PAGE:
Siemens, Novartis Stand Out in Gloomy Europe

COLUMBUS, Ohio ( TheStreet) -- European equities are being overshadowed by the continent's debt woes, but there are diamonds in the rough, such as Siemens ( SI) and Novartis ( NVS), says Madelynn Matlock, manager of the Huntington International Trust ( HIETX).

The $238 million mutual fund, which garners four of five stars from Morningstar ( MORN), has fallen 4.5% this year, trailing 57% of rivals. Huntington International Trust has declined an annual average of 8.8% over three years, better than 79% of peers.

Welcome to's Fund Manager Five Spot, where America's top mutual fund managers give their best stock picks and views on the market in a five-question format.

What is your view of Europe?

Matlock: Europe is going to be volatile in the near term while they're working out their problems with the European Union political structure. But, eventually, it's going to be a very interesting place to invest more money. Right now we're underweight.

Despite the euro zone's problems, you still like Germany's Siemens. Why?

Matlock: Germany is one of the biggest exporters in the world, and Siemens plays a major role in that. They make all kinds of products, everything from windmills to giant turbo diesels, and they're going to benefit from the devaluation of the euro.

Another European company you're particularly high on is Swiss drugmaker Novartis.

Matlock: First of all, the stock is very cheap and you get an excellent yield. It's a stable company with a stable business. A lot of investors have not liked the pharmaceuticals in recent years because of the concern about patents coming off, but Novartis has a lot of other operations that will serve them well. They've bought Alcon ( ACL), they have Sandoz, a big generic drug operation, and they also have consumer products.

On the other hand, your fund is overweight in Asian stocks.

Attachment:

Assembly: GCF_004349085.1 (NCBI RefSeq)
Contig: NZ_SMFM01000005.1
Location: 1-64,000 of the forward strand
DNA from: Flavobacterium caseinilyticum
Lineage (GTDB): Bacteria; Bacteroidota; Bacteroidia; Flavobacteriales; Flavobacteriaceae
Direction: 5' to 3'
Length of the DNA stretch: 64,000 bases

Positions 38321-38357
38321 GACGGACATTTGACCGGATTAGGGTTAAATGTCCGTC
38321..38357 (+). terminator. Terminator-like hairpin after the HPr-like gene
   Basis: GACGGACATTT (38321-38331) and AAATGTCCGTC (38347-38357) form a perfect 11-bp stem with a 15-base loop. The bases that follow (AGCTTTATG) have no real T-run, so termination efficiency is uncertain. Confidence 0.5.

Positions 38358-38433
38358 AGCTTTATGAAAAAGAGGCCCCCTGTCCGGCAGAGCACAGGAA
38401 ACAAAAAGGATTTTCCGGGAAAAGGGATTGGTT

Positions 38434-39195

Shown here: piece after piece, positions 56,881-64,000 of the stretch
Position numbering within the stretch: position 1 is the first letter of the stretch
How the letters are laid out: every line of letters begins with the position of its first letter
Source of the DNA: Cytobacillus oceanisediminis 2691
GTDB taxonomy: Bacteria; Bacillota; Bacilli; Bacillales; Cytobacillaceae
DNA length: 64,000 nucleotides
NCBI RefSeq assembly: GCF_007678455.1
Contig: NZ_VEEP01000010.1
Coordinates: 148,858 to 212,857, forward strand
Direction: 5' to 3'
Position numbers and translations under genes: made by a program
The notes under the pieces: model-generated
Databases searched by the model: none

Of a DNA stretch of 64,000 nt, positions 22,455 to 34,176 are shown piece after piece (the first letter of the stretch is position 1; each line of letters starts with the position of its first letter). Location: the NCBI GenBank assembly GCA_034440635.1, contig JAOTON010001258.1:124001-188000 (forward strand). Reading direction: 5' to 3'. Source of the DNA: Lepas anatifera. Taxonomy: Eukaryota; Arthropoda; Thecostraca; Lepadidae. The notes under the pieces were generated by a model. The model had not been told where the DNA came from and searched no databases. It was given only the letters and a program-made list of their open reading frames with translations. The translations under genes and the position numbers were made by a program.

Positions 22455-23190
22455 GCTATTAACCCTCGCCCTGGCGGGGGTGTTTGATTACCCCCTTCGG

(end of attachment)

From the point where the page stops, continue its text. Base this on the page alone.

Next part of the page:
Matlock: The overall growth rate is good, and there are definitely opportunities available to invest in that growth rate. China is a major engine that's pushing things along. We have a market weight in Japan, mainly in companies that are beneficiaries of sales into China and the rest of Asia, without taking the risk of going directly into the market.

Speaking of Japan, why do you own shares of electronics maker Canon (CAJ)?

Matlock: They have an excellent digital-camera business and they sell all over the world. They are also a major maker of the laser engines that go into laser printers. One of their big customers is Hewlett-Packard ( HPQ). If Hewlett-Packard does well, which it is, and laser printers are selling well, then Canon is a beneficiary of that. They're also a major player in the whole semiconductor masking and plate business.

-- Reported by Gregg Greenberg in New York.

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Before joining, Gregg Greenberg was a writer and segment producer for CNBC's Closing Bell. He previously worked at FleetBoston and Lehman Brothers in their Private Client Services divisions, covering high net-worth individuals and midsize hedge funds. Greenberg attended New York University's School of Business and Economic Reporting. He also has an M.B.A. from Cornell University's Johnson School of Business, and a B.A. in history from Amherst College.

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